The Associated helps revitalize communities worldwide while providing resources to ensure that the most vulnerable Jews have a chance at a better life.
By 1941, the Baltimore Jewish community was inundated by organizations requesting funds to support the victims of Nazism. As a result, the Jewish Welfare Fund was created to raise money for national and overseas agencies concerned with saving the lives of Nazi victims.
Following World War II, the Associated Jewish Charities, through the American Jewish Joint Distribution Committee (JDC) and the Jewish Agency for Israel (JAFI), worked to reinvigorate Jewish communities destroyed during the Nazi era. When Communism fell in Eastern Europe, the organizations helped Jews, many of whom did not know they were Jewish, rediscover their roots through programs like Camp Szarvas in Hungary. For nearly 70 years, Szarvas has reconnected campers from over 30 countries to their Jewish heritage.
With the creation of the State of Israel, the situation for Jews living in Muslim countries became perilous. Between 1948 and 1950, the JDC and JAFI resettled hundreds of thousands of Jews in Israel. Operation Magic Carpet transported Jews from Yemen, Aden, Eritrea and Saudi Arabia to Israel while Jews from Iraq and Kurdistan arrived through Operations Ezrah and Nehemiah.
In 1991, with the Ethiopian civil war worsening, Israel carried out an airlift, dubbed Operation Solomon, of more than 14,000 Ethiopian Jews to Israel, which was completed in 36 hours, with 34 Israeli aircraft involved in nonstop flights.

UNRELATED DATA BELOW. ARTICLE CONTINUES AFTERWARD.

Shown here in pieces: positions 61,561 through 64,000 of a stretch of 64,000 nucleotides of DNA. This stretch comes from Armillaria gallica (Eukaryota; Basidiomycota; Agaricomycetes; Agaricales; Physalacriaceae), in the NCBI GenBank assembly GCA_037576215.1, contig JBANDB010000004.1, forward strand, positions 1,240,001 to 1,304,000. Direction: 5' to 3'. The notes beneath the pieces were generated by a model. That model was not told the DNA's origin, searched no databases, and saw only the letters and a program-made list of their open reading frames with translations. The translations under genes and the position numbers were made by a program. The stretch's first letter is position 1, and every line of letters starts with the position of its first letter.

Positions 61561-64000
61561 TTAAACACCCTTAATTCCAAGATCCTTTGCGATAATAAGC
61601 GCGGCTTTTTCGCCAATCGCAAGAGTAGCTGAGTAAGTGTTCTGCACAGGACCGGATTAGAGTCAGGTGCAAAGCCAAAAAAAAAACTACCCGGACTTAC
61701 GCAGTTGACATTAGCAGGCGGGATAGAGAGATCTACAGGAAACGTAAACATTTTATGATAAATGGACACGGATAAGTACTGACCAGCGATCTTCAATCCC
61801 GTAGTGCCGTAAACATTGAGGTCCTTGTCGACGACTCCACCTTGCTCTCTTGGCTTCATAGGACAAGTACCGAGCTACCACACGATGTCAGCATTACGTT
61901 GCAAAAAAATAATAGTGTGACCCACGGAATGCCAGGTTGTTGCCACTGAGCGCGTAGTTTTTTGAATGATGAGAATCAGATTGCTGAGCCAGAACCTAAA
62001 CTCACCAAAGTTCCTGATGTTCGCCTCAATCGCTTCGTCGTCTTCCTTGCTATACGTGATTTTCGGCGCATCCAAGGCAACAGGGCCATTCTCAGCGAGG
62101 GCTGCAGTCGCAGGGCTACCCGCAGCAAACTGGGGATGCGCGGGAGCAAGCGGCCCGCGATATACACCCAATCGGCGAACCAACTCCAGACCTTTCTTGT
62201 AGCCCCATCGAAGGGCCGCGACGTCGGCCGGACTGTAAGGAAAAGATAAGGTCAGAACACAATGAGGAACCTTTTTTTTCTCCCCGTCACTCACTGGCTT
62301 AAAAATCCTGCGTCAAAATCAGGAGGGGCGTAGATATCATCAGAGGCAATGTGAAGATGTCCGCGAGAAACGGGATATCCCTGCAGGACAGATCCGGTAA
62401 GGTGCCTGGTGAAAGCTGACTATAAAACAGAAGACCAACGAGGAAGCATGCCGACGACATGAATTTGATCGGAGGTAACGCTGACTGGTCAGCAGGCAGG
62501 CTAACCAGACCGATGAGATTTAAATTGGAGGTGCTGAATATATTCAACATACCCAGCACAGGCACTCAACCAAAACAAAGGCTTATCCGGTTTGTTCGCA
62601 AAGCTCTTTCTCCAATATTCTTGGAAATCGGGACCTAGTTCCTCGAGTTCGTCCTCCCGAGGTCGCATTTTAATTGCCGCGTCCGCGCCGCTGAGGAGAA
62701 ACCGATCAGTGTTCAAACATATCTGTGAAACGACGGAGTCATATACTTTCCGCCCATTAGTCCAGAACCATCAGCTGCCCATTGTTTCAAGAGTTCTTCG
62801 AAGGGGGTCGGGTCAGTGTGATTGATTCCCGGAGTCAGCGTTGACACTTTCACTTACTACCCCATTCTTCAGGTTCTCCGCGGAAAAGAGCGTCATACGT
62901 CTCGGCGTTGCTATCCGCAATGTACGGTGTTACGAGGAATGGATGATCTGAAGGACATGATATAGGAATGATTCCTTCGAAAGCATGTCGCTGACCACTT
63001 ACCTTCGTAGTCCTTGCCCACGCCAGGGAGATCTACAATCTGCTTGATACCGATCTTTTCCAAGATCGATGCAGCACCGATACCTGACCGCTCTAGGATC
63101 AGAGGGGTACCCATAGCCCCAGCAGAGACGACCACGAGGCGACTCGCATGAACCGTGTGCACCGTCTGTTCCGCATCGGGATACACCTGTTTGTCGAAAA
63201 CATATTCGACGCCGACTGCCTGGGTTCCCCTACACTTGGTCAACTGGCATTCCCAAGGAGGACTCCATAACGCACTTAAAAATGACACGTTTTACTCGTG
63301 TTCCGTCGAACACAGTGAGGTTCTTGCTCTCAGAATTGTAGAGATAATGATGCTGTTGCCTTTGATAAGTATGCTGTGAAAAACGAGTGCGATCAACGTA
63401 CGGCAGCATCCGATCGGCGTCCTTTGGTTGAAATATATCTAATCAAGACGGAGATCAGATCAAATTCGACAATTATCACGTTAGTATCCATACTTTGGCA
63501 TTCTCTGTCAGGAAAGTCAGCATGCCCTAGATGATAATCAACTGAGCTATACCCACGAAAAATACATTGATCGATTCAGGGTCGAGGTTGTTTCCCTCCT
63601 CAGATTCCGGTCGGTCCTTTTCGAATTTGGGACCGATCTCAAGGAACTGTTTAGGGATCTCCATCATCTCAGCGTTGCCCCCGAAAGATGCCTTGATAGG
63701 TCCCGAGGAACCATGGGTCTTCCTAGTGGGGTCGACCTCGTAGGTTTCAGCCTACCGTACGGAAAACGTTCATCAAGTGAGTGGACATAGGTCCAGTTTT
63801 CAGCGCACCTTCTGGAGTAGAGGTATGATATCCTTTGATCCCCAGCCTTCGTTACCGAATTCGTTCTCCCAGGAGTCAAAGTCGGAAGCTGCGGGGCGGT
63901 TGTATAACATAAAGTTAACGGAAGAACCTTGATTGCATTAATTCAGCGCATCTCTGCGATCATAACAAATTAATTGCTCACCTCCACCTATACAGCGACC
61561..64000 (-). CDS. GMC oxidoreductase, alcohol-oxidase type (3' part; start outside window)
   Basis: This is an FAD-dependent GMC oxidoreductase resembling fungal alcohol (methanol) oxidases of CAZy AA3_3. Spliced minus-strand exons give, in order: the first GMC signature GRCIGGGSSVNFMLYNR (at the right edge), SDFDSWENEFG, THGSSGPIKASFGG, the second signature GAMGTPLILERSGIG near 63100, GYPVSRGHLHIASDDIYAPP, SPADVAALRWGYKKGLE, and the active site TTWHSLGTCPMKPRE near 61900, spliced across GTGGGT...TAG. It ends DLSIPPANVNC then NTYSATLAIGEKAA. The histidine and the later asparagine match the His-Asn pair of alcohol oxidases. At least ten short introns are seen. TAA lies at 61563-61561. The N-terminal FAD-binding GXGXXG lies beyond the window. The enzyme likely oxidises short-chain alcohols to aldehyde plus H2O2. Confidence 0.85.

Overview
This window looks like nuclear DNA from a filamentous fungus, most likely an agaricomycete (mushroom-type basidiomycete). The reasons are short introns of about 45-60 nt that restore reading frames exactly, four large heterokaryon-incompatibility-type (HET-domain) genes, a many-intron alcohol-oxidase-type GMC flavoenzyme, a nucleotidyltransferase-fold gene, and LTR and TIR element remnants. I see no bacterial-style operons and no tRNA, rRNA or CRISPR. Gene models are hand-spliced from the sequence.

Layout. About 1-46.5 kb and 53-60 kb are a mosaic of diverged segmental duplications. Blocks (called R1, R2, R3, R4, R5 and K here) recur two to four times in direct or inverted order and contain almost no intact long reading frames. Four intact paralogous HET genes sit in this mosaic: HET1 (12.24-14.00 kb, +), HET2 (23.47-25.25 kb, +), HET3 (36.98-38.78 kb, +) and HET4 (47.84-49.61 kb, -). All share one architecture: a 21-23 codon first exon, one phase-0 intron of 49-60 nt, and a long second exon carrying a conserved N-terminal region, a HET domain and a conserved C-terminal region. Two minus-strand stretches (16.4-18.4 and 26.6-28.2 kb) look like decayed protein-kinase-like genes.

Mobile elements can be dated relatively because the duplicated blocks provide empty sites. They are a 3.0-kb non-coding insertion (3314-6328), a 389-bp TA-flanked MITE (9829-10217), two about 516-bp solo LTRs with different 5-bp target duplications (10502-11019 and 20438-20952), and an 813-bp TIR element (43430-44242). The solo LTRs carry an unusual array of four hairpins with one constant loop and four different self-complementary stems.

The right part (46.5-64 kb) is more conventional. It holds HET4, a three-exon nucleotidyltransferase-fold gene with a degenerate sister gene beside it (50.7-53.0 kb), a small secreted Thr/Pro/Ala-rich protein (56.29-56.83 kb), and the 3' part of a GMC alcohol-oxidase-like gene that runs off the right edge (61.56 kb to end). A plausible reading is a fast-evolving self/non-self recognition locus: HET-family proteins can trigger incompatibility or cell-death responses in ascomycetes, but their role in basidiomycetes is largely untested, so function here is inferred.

Today, The Associated continues to support Jews around the world, from Venezuelans facing financial ruin from record inflation to French Jews escaping antisemitism.
With the collapse of the Soviet Union in 1991, 70 years of Soviet oppression took its toll. Very few knew of their Jewish heritage. In response, Baltimore decided to form the Baltimore-Odessa Partnership in 1992 to help revitalize the Jewish community and support its needs.
In the past three decades, the Partnership has provided food, medicine and other basic necessities to help those struggling. Children and teens attended winter and summer Jewish camps, supported by the Partnership, that spark lasting Jewish identity.
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